“I don’t actually get recognized that often. I’m from LA. I never run into people who do that. Maybe because I’m on a side of town where I’m not in the mix of it. I went back to school (at NYU) for Fall semester. I have two classes left to finish my degree so I’m trying to figure out how to do that. I feel very lucky to be working. I’m just enjoying that I have choices now. I’m not interested in anything else besides working.”
Between this and MARTHA MARCY, that’s a lot of torment you put yourself through.
“Back to back it was so much torment. I was happy to have three months. I went back home and I lived with my mother. I did lots of yoga and hung out with my younger siblings. Then we went to Sundance and had an amazing experience.”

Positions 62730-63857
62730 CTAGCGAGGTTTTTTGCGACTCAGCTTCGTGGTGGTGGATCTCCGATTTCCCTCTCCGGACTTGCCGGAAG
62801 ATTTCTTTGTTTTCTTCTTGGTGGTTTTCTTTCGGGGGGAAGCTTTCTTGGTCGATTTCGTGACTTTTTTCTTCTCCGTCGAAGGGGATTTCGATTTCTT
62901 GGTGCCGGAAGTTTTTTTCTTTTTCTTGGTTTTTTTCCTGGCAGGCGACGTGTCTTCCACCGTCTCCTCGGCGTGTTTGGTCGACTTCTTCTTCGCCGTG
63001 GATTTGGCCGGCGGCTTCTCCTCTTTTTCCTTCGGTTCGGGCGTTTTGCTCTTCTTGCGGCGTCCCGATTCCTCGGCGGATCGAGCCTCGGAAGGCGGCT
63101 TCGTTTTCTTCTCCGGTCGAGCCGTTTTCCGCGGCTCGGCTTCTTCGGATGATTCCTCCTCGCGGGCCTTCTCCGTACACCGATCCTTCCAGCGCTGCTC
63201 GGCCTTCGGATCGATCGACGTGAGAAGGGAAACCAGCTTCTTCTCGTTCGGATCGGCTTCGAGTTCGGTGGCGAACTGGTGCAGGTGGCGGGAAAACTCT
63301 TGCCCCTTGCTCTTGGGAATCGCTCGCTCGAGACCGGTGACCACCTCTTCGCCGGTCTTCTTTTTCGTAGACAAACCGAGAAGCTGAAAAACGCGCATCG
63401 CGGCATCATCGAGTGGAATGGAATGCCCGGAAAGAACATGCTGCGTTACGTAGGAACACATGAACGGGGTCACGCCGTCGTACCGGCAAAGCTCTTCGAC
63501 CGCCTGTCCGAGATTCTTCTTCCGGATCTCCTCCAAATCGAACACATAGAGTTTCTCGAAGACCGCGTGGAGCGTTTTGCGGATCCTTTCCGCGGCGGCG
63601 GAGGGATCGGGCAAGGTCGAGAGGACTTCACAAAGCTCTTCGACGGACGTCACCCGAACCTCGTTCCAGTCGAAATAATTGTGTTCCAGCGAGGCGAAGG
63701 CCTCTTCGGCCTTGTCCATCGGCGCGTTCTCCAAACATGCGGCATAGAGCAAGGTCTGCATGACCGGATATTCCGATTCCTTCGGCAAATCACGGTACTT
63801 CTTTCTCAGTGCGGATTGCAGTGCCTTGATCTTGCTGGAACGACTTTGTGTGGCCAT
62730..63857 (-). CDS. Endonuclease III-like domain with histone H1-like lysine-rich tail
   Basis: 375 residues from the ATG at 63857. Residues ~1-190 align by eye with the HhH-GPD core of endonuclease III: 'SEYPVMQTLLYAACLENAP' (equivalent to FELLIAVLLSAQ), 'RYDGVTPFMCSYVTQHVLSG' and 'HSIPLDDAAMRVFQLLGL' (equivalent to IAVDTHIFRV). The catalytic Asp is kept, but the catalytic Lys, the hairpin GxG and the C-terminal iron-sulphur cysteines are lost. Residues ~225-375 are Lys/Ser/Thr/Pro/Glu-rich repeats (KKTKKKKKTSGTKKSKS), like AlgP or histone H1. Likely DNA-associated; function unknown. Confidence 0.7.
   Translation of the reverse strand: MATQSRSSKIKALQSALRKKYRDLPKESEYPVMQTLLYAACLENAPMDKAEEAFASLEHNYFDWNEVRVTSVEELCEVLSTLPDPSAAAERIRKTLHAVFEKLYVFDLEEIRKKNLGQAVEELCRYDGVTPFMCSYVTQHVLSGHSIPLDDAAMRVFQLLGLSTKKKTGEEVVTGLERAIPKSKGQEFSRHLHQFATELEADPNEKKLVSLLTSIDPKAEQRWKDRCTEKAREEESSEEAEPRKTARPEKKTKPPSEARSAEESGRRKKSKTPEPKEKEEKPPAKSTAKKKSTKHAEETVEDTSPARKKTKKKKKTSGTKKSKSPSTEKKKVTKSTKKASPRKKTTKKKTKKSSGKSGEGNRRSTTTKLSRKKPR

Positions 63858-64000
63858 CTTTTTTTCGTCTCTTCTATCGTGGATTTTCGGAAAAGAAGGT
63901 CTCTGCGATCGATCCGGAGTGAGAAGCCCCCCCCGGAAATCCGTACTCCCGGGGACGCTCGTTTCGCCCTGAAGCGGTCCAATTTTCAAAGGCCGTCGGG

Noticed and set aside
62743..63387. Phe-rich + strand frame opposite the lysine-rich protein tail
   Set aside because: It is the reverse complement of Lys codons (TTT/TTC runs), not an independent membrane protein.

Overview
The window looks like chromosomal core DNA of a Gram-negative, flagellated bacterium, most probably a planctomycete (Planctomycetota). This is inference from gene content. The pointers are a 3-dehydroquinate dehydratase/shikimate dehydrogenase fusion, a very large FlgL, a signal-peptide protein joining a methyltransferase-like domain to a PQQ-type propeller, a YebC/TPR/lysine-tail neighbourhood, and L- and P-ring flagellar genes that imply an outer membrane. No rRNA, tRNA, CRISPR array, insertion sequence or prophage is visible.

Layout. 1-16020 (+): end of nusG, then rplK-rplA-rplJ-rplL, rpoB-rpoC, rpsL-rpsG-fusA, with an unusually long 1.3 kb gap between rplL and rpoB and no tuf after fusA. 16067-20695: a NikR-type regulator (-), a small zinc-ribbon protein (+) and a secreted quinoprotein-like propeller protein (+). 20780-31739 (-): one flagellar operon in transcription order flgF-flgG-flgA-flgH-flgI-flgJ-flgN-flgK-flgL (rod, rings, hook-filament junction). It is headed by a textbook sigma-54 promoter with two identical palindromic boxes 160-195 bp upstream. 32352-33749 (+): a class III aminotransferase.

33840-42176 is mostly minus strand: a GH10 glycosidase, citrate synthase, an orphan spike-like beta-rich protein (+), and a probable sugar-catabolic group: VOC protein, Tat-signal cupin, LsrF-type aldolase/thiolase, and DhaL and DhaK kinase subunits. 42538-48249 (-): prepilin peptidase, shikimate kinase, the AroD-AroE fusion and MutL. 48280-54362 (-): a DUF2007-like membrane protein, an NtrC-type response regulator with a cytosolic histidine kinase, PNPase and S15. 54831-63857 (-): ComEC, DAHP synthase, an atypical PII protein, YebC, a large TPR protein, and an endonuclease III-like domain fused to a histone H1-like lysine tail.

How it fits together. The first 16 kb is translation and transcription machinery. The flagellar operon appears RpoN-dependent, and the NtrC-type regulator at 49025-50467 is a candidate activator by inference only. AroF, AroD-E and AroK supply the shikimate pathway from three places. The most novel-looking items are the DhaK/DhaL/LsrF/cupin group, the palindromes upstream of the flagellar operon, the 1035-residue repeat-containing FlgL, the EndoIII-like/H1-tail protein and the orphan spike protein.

When MARTHA MARCY opened, everybody kept saying, “The Oscar race… Olsen’s going to get a nomination for this!” How did that feel pressure-wise to be put on that platform, then not have it, and fear you might be dropping off the hot list?
“It was more like I was so happy people were seeing my first movie. And people especially critics are speaking well of it. That we’re even being recognized by anyone – I’m so thankful to have those guys take a chance on me. Only good came out of it. There were so many amazing female performances this year that you can’t even think about that. I couldn’t imagine being part of an Independent Spirit Award. So even that was so cool to be there.”
Can we talk about the choices that you’re making with films? You’re not taking the easy projects. All the characters you are playing are incredibly complex and layered.